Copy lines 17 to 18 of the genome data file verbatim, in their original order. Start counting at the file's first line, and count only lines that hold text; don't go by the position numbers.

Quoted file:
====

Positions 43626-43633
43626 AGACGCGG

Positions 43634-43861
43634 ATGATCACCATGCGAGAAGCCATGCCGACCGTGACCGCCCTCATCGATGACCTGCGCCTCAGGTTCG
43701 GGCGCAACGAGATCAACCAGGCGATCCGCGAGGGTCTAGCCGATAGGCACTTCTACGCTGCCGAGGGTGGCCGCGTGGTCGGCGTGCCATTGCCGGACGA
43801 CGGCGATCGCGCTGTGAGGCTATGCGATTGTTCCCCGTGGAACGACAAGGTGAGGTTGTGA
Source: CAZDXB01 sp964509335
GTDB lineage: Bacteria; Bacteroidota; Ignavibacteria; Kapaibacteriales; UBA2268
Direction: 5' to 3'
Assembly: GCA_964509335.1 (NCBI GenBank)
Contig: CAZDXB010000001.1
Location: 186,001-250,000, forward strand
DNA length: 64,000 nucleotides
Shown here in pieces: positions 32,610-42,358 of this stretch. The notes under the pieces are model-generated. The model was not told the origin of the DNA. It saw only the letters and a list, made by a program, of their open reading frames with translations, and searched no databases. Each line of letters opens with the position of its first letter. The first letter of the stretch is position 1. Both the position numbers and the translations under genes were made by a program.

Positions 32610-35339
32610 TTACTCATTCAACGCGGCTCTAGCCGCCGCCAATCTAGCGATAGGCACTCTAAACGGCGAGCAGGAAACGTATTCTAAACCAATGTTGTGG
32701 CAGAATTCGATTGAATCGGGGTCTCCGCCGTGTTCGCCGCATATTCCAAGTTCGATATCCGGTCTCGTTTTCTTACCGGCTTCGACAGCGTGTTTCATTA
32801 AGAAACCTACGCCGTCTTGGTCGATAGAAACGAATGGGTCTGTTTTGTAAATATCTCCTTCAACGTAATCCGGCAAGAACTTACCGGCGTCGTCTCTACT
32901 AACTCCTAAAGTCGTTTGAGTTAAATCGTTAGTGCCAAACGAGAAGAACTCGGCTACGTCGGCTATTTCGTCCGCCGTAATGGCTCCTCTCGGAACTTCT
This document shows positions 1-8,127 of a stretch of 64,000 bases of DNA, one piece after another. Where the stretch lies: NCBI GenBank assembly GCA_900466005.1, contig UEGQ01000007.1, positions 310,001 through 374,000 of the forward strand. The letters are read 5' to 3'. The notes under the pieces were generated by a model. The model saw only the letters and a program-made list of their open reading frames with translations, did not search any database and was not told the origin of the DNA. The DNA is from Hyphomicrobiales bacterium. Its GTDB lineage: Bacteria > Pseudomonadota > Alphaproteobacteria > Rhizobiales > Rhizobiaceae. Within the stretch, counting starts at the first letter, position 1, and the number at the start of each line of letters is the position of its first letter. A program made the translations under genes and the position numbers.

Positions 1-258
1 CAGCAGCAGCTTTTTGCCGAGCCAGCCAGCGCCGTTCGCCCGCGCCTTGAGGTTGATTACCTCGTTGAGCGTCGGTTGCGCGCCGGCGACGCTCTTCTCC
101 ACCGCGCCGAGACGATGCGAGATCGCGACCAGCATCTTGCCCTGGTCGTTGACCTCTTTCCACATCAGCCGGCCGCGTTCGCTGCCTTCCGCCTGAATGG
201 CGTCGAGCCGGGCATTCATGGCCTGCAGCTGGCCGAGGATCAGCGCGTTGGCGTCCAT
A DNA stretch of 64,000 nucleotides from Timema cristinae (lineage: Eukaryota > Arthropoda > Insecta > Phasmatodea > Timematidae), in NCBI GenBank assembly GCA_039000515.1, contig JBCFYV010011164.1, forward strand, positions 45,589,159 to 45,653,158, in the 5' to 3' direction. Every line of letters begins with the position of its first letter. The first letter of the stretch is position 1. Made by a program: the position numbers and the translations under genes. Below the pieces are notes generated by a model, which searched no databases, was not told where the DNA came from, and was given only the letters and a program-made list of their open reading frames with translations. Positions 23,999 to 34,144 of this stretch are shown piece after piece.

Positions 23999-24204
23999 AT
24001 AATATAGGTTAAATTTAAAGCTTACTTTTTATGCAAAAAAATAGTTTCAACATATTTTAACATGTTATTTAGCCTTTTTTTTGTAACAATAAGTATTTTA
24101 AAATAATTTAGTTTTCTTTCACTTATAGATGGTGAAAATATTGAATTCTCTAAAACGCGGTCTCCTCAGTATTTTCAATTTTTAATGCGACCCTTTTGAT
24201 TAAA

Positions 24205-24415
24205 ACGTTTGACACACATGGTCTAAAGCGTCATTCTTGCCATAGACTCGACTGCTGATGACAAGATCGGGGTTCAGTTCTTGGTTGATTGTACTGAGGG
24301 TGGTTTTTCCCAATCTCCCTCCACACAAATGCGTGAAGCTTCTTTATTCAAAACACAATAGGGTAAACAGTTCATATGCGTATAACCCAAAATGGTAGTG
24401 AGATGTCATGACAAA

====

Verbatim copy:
32701 CAGAATTCGATTGAATCGGGGTCTCCGCCGTGTTCGCCGCATATTCCAAGTTCGATATCCGGTCTCGTTTTCTTACCGGCTTCGACAGCGTGTTTCATTA
32801 AGAAACCTACGCCGTCTTGGTCGATAGAAACGAATGGGTCTGTTTTGTAAATATCTCCTTCAACGTAATCCGGCAAGAACTTACCGGCGTCGTCTCTACT